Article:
Update - 13.09.2018 - 19 x 19 Camera Mounts
This frame has an inbuilt mount and this is not affected by the update as there are no issues with clearance. This is for builds where you may want to use a separate mount and further adapters have been included. Files have been updated to that end.
Otherwise clearances for this frame appear to be fine.
This mount is internally cleared for 20 x 20 mm to ensure a clean fit for the camera. The mount can easily be bend to accommodate for any looseness and or you can use thin washer to resolve any issues if you encounter any.
Picking the right file:
There are several files here, they are as follows:
RunCam 19 x 19 Mount - Has a M2 hole on each side to mount 19 x 19 cameras or the provided adapters.
RunCam 19 x 19 Mount - Has M2 slots on each side to mount 19 x 19 cameras or the provided adapters.
Drop Head RunCam 19 x 19 Mount - Is labelled as such and is smaller than the other mounts. It is such that you should be able to now mount off the roof.
Universal Camera Adapter - By looping a rubber band around the front of the lens, twisting, pulling behind and over your camera and back onto the lens will secure your FPV camera. This is suitable for Tiny Whoop style cameras and offers adjustable tilt. The lens is cleared for 13.8 mm lenses.
- Universal Camera Adapter TPU - This is the same as the above file with a smaller lens opening. If printed in TPU you can push fit in your camera. The mount should stretch and grip it. If you have difficultly carefully and safely cut a small slit to expand the hole.
Place the piece on the bed so that when looking directly down it appears as a C or a U. You should have the print lines running along the long edge of the piece where the camera bolts in.
For the adapter print vertically with the lock points point up off the bed.
Files have been updated and included. Separate files can be found at: https://www.thingiverse.com/thing:3098162
New RunCam 19 x 19 - Some users kindly reported that they were having issues with fitment of their RunCam cameras. This new mount has added clearance and should now clearance adequately. It mounts to the frame in the slot with M3 hardware.
THIS IS NOT THE TOP PLATE WITH THE INBUILT MOUNT! FITMENT FOR THIS IS FINE.
For the most strength, print so that the mount:
- Appears like a C or U flat on the bed.
- Has the layer lines running up the vertical edges with camera mount holes.
real_darKing kindly made and shared an attractive mount to use on my frames. You can check it out at: https://www.thingiverse.com/thing:3094068
You can join the Facebook group at:
If you would like to use a Magnum Mini Stack (as in the Emax Babyhawk R) you will need to use the M2 to M3 adapters. You can mount via the arm holes or by rotating the stack to have one corner facing forward like a Tiny Whoop.
X-120 - Design Points & Spec In Full:
- True X 120.1 mm frame with perfect balance.
- Fully modular: Arms are easily detachable and replaceable.
- Multi-config: Can be built with the camera enclosed in the frame or mounted on the top plate.
- Motors: 11xx in M2.
- Propellers: Anything up to 2.5 inch will fit with clearance.
- Stacks/4 in 1 ESC: 16mm x 16mm in M2 & 20mm x 20mm in M3.
Active Geometry Concept:
I’m a guitarist and if you play an instrument you know that the proportions of the instrument are key to the sound. Simplest example being a pitchfork, that resonates at a specific frequency due to its shape and density.
I considered that if you design the frame with the appropriate proportions you should be able to cancel out unwanted vibration (what we hear as sound) akin to a pair of noise cancelling headphones. Specifically this relates to using the design to create opposing and equal vibration vectors points to naturally cancel vibrations in the frame. You can see this in action in nature if you observe two identical stones hitting a pond at the same and watch the waves they produce interact.
Additionally, it should allow stresses to be routed in such a way that components are not damaged and to also importantly add inherent strength.
For fun, if you in your splicer software put an excessive number of walls in a concentric pattern you can actually see the lines of how the stresses and vibrations should be routed. This is particularly noticeable if you print in a translucent material and gives a very cool effect.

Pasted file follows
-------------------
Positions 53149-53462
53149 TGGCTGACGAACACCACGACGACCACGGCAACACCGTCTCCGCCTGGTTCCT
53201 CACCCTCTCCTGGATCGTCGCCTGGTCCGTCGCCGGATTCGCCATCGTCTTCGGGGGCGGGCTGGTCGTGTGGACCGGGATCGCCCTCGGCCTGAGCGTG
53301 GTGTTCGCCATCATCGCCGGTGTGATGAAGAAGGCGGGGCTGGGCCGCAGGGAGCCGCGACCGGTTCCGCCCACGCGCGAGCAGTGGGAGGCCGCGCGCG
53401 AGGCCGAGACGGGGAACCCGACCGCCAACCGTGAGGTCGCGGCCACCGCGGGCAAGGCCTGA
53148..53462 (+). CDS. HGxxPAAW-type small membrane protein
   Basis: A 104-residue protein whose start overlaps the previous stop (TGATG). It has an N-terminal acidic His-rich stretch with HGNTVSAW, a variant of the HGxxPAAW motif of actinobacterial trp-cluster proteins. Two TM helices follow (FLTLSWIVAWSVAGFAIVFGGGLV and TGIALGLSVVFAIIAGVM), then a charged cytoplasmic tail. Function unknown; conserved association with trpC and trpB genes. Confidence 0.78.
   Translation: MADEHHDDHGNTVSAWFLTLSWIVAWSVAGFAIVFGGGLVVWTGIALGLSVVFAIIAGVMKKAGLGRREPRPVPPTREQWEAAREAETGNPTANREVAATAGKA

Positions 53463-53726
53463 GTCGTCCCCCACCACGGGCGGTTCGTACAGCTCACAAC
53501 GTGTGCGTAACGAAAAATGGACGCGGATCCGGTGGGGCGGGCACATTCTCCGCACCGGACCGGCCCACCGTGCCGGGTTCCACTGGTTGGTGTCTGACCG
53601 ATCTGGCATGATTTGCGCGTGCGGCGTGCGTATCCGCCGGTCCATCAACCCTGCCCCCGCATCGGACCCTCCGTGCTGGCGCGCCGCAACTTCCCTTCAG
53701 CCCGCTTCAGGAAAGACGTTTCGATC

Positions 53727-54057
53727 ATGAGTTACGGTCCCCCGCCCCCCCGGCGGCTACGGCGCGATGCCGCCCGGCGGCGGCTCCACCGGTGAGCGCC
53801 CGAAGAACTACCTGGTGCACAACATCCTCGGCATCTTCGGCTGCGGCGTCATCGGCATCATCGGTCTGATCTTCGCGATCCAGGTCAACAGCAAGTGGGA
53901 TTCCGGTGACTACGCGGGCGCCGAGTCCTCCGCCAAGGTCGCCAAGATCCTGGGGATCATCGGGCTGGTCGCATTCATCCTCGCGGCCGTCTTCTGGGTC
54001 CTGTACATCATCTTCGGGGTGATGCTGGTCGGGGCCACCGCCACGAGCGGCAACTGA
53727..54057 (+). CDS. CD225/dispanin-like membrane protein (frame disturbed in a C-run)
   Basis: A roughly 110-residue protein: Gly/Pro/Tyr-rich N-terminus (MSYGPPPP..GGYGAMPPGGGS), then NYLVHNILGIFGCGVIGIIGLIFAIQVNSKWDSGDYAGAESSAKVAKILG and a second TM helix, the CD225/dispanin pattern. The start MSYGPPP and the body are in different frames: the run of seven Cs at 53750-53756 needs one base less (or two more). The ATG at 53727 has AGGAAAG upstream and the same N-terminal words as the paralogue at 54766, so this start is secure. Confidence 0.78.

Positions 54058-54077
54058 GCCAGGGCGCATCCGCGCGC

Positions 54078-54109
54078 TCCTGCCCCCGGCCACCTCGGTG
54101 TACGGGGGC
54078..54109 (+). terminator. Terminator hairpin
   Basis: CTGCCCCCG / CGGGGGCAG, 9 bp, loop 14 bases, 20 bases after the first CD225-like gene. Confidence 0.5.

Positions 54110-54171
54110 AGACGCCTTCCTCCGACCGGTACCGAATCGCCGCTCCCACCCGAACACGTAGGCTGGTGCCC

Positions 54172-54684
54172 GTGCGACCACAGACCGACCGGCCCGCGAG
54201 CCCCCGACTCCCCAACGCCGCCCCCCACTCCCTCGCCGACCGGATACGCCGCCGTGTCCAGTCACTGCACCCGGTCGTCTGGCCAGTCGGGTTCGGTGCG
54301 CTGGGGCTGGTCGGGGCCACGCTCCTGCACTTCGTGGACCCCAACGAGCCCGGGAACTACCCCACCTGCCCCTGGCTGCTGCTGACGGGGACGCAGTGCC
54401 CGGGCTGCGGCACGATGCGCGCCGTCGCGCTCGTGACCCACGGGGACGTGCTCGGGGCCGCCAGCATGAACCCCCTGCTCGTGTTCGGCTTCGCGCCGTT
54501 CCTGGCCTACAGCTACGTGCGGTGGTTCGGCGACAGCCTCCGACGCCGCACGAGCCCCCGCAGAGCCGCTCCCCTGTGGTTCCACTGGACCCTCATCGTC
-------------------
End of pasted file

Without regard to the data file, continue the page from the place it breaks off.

This is just something I noted from my observations in my designs and I wanted to work with and test for proof of concept.
I call this Active Geometry.
XC-120 Patriot – Build Guide:
With this design I wanted to create something that was simple and easy to put together, but that was still flexible in its configurability. My frames have no strict form, they are designed so that you can choose different parts and build something that suits you best.
To get the best build experience it is recommended that you briefly familiarise yourself with what each part does so you can then maximize its utility.
Generally, they are simple enough that even without instruction you should be able to easily assemble them.
The section below lists each part and explains how it can be used to build your XC-120 Patriot.
This is the core piece of the frame as it is the piece that all of your components and the other sections of the frame will bolt to. You will note that there is a slot on one part of this piece, this is for the camera mount. You will need to use long bolts to reach your flight stack, normally 11xx propeller bolts do a fine job if you cannot find any others to hand for M2 stacks. The arms mount on either side of the slot.
There is one file that universally fits both sides of the quadcopter. The arms mount with M3 hardware and you should use at least two bolts to lock them to the bottom plate. These arms are to accommodate 11xx motors running up to 2.5 inches in diameter.
There are fundamentally two types of top plate. One which will accept a 19 x 19 Run Cam style camera and an adjustable adaptor for other cameras, and one which will accept the universal camera mount with a slot. The former comes in two forms, one with holes and one with a slot to allow for camera adjustment. You can flip this piece to drop the camera into the body to give it more protection if you like.
The top plates accept cameras in 19 x 19 mm configuration. To use the adaptor, put a rubber band through the hole and twist so it makes an eight when you look down at it. Pop your camera through and loop the front of the rubber band over the lens. Pull the remaining loop behind the camera, over and hook on top of the lens. Look at pictures for help. Otherwise there is a camera mount with a slot, which you can use to mount your “whoop” style cameras with the aforementioned rubber band method. You can use this to put a camera in the front for a lower profile or also on top for a more classic diy “whooped” look. This mount is at 22.5 degrees which should cover most of your flying needs. If you need different angles you can use the mounts for the X-132, X-120, X-107 and X-82 as they come in 5 degree increments.